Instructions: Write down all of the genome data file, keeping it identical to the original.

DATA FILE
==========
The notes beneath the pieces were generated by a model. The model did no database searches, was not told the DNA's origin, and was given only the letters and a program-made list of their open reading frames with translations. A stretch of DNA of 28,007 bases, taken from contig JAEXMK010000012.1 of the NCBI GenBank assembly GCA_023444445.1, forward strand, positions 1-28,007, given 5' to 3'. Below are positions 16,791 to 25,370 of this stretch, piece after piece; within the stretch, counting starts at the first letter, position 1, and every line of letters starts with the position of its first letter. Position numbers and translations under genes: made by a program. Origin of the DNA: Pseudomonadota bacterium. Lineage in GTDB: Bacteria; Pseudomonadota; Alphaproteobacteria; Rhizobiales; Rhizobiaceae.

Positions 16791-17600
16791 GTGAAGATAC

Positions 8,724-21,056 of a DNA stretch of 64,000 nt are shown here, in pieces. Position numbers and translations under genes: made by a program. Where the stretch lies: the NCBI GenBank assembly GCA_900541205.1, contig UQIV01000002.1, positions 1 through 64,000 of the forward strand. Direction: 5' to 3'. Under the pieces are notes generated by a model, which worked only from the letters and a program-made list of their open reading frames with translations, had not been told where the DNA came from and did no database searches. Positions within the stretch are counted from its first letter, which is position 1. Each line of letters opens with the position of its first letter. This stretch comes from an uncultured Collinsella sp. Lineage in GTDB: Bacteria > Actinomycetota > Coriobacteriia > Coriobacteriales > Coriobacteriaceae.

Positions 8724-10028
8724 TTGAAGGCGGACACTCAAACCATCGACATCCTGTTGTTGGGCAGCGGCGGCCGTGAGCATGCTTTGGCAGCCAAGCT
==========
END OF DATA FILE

The notes beneath the pieces were generated by a model. The model did no database searches, was not told the DNA's origin, and was given only the letters and a program-made list of their open reading frames with translations. A stretch of DNA of 28,007 bases, taken from contig JAEXMK010000012.1 of the NCBI GenBank assembly GCA_023444445.1, forward strand, positions 1-28,007, given 5' to 3'. Below are positions 16,791 to 25,370 of this stretch, piece after piece; within the stretch, counting starts at the first letter, position 1, and every line of letters starts with the position of its first letter. Position numbers and translations under genes: made by a program. Origin of the DNA: Pseudomonadota bacterium. Lineage in GTDB: Bacteria; Pseudomonadota; Alphaproteobacteria; Rhizobiales; Rhizobiaceae.

Positions 16791-17600
16791 GTGAAGATAC

Positions 8,724-21,056 of a DNA stretch of 64,000 nt are shown here, in pieces. Position numbers and translations under genes: made by a program. Where the stretch lies: the NCBI GenBank assembly GCA_900541205.1, contig UQIV01000002.1, positions 1 through 64,000 of the forward strand. Direction: 5' to 3'. Under the pieces are notes generated by a model, which worked only from the letters and a program-made list of their open reading frames with translations, had not been told where the DNA came from and did no database searches. Positions within the stretch are counted from its first letter, which is position 1. Each line of letters opens with the position of its first letter. This stretch comes from an uncultured Collinsella sp. Lineage in GTDB: Bacteria > Actinomycetota > Coriobacteriia > Coriobacteriales > Coriobacteriaceae.

Positions 8724-10028
8724 TTGAAGGCGGACACTCAAACCATCGACATCCTGTTGTTGGGCAGCGGCGGCCGTGAGCATGCTTTGGCAGCCAAGCT